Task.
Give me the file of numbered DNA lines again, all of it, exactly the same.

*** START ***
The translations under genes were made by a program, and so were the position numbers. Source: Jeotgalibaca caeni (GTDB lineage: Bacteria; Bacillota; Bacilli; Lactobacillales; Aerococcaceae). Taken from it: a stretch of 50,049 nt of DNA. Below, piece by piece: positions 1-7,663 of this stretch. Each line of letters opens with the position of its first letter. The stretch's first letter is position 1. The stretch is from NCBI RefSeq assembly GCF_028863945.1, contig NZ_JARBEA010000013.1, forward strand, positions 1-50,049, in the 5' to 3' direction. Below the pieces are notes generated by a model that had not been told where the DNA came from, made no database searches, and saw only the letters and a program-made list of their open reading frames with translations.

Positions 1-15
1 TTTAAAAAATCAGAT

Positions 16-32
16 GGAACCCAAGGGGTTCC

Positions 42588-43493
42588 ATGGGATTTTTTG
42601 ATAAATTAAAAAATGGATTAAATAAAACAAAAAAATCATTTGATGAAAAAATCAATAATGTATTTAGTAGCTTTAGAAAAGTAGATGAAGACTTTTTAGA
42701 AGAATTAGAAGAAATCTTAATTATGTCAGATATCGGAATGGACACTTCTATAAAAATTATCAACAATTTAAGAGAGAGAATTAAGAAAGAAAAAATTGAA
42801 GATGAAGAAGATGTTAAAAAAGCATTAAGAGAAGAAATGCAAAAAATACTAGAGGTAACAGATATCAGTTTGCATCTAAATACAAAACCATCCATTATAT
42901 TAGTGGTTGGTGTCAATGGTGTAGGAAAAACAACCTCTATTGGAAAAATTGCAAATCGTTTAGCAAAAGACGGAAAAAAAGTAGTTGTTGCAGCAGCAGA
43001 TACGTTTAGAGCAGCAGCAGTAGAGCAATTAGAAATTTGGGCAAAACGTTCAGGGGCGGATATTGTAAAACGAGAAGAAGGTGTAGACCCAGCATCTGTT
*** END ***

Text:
The translations under genes were made by a program, and so were the position numbers. Source: Jeotgalibaca caeni (GTDB lineage: Bacteria; Bacillota; Bacilli; Lactobacillales; Aerococcaceae). Taken from it: a stretch of 50,049 nt of DNA. Below, piece by piece: positions 1-7,663 of this stretch. Each line of letters opens with the position of its first letter. The stretch's first letter is position 1. The stretch is from NCBI RefSeq assembly GCF_028863945.1, contig NZ_JARBEA010000013.1, forward strand, positions 1-50,049, in the 5' to 3' direction. Below the pieces are notes generated by a model that had not been told where the DNA came from, made no database searches, and saw only the letters and a program-made list of their open reading frames with translations.

Positions 1-15
1 TTTAAAAAATCAGAT

Positions 16-32
16 GGAACCCAAGGGGTTCC

Positions 42588-43493
42588 ATGGGATTTTTTG
42601 ATAAATTAAAAAATGGATTAAATAAAACAAAAAAATCATTTGATGAAAAAATCAATAATGTATTTAGTAGCTTTAGAAAAGTAGATGAAGACTTTTTAGA
42701 AGAATTAGAAGAAATCTTAATTATGTCAGATATCGGAATGGACACTTCTATAAAAATTATCAACAATTTAAGAGAGAGAATTAAGAAAGAAAAAATTGAA
42801 GATGAAGAAGATGTTAAAAAAGCATTAAGAGAAGAAATGCAAAAAATACTAGAGGTAACAGATATCAGTTTGCATCTAAATACAAAACCATCCATTATAT
42901 TAGTGGTTGGTGTCAATGGTGTAGGAAAAACAACCTCTATTGGAAAAATTGCAAATCGTTTAGCAAAAGACGGAAAAAAAGTAGTTGTTGCAGCAGCAGA
43001 TACGTTTAGAGCAGCAGCAGTAGAGCAATTAGAAATTTGGGCAAAACGTTCAGGGGCGGATATTGTAAAACGAGAAGAAGGTGTAGACCCAGCATCTGTT